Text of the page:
There is, however, a far more practical — and political — reason for Republicans to pursue an impeachment strategy in 2012. Congressional Republicans are going to have problems with the party’s Tea Party activists if, handed Congressional power the economic climate doesn’t change immediately, as Slate‘s Dave Weigel suggests: “There’s a very likely scenario in which Republicans are handed power by angry voters who are surprised when the party makes real cuts, extends tax cuts and… available jobs don’t immediately start surging.” On the Presidential level, the Republican Party is fielding a crop of weak and unelectable candidates — in the best of circumstances. For Congressional Republicans, impeachment in 2012 gives the Tea Party activists, already mobilized against Obama, a very tangible sign that the Republicans are in league with their desires. And for the Presidential crop of candidates, impeachment doesn’t need to remove Obama from office; it needs only to wound him enough that the Republican candidate can have a genuine shot at the office.
But what grounds for impeachment? Chait suggests that “an investigation by the likes of [California Representative Darrell] Issa will eventually produce a scandal”; Issa has already claimed that Obama has committed impeachable offenses, specifically in offering Joe Sestak a Pentagon job in lieu of running for the Senate against Arlen Specter. The American Prospect‘s Paul Waldman writes: “After November, there won’t only be a bunch of crazy Tea Partiers in Congress. There will also be some new crazy Tea Party governors, and a whole lot of crazy Tea Party state legislators. And they’ll probably be working together to come up with creative ways to make mischief and handcuff the Obama administration.” As we learned with Clinton, a “high crime and misdemeanor” (the Constitutional standard) means whatever the House Judiciary Committee deems it to mean. A manufactured crisis is a good as a real crime; witness Andrew Johnson’s impeachment over firing his cabinet secretaries.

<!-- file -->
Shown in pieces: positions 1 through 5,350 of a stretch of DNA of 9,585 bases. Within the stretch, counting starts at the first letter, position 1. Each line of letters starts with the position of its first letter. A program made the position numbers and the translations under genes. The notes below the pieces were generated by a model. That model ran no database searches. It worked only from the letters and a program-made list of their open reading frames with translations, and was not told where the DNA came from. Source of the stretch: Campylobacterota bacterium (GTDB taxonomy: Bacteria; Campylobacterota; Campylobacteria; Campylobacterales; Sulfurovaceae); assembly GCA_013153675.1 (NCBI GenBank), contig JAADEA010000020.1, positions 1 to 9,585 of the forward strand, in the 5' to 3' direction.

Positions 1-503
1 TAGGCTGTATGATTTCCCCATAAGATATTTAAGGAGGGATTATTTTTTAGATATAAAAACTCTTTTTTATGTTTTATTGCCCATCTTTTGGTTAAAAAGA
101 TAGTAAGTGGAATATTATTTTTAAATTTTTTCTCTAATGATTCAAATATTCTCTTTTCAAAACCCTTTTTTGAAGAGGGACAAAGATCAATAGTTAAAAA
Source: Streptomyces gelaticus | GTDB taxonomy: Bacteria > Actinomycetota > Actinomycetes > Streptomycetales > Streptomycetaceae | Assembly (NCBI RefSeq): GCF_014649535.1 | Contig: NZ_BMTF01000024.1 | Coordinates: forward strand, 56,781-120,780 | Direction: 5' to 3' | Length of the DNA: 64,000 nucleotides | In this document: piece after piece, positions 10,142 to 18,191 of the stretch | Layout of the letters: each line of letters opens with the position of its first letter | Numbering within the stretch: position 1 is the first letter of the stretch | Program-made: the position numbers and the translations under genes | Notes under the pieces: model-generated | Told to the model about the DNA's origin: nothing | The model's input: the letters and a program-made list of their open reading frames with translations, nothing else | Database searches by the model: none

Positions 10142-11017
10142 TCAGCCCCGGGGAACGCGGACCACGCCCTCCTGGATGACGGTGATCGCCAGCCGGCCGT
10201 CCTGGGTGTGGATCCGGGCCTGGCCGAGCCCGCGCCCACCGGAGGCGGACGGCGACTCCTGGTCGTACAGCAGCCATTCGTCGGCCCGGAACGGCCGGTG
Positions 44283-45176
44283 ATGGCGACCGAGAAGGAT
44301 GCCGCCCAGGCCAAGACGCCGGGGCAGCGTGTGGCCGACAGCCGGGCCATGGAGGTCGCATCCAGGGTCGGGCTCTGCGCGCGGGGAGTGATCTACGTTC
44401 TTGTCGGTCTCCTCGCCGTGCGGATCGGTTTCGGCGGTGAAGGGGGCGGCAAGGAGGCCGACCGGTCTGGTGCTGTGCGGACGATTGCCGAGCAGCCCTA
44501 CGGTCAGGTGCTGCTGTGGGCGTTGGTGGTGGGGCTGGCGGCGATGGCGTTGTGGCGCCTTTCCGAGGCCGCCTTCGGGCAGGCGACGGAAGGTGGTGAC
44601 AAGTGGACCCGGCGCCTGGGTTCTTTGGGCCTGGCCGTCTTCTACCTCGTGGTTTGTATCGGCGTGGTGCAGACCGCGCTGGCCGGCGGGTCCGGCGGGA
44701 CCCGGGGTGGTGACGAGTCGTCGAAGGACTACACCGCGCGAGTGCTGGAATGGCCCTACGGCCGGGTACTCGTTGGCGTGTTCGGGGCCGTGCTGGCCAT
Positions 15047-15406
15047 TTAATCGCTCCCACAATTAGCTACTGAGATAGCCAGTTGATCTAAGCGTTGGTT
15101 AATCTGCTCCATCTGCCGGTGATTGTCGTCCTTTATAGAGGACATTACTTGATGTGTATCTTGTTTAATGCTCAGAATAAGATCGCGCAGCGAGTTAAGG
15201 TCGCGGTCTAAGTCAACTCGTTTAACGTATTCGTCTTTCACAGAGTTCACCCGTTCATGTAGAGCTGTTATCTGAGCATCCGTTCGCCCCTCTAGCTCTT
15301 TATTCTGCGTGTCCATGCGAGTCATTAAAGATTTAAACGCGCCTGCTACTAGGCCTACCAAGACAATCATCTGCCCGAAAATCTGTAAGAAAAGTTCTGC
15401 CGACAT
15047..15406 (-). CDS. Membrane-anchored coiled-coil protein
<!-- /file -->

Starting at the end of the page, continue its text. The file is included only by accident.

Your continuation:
Imagine this scenario. The economic crisis continues into 2012; perhaps it kicks over into a “double-dip” recession. (Paul Krugman suggests in today’s New York Times that the current foreclosure crisis may prove a tipping point.) If the economic continues to teeter on the brink, with millions out of work, foreclosures continuing and a permanent underclass created, especially if exacerbated by a forced government shutdown (as I explained could happen here), this could provide the Republicans with the perfect causus belli for impeachment. At the very least, it would prove a distraction to the Republicans’ Tea Party wing for their own failings on the economy and their role in the economic collapse. If Obama is impeached due to a cratering economy, Democrats in Congress will be forced into making the hard choice between voting for impeachment (in the House)/for conviction (in the Senate) or voting to defend the President against an angry and hurting electorate due to a national or global economic depression. Some Democrats would make the choice of their own political survival; vote to remove Obama from office, hold him up as a scapegoat, and save their own necks come the November 2012 elections.
The scenario provides the Republicans with a real chance to split Democratic elites, who would want to rally around Obama as Democrats rallied around Clinton in early 1999, from the party’s rank-and-file base, who would take the brunt of an economic depression. Worse, it could make Democrats toxic to the political center, giving a weak Republican candidate in 2012 and opening to win the Presidency. At the very least, impeachment would give Republicans a clear distinction with the Democratic Party as embodied by Obama. The prospective Republican presidential nominee could run, as George W. Bush did in 2000, as a redemption force in the White House; even if Obama were not convicted and removed, the Republican could (and no doubt would) cite the taint of the impeachment proceedings as a clear sign of Obama’s unfitness for the office.
Obama’s impeachment is a question of when, not if. The buzzing on the political right for Obama’s impeachment has already begun; The Conservative Causus is already sending out a direct mailer to potential voters, asking them to fill out a survey on the need for Obama’s impeachment. When Obama’s impeachment happens &mdash and it will happen, in advance of the 2012 Presidential election, unless I miss my guess — American democracy itself may not survive.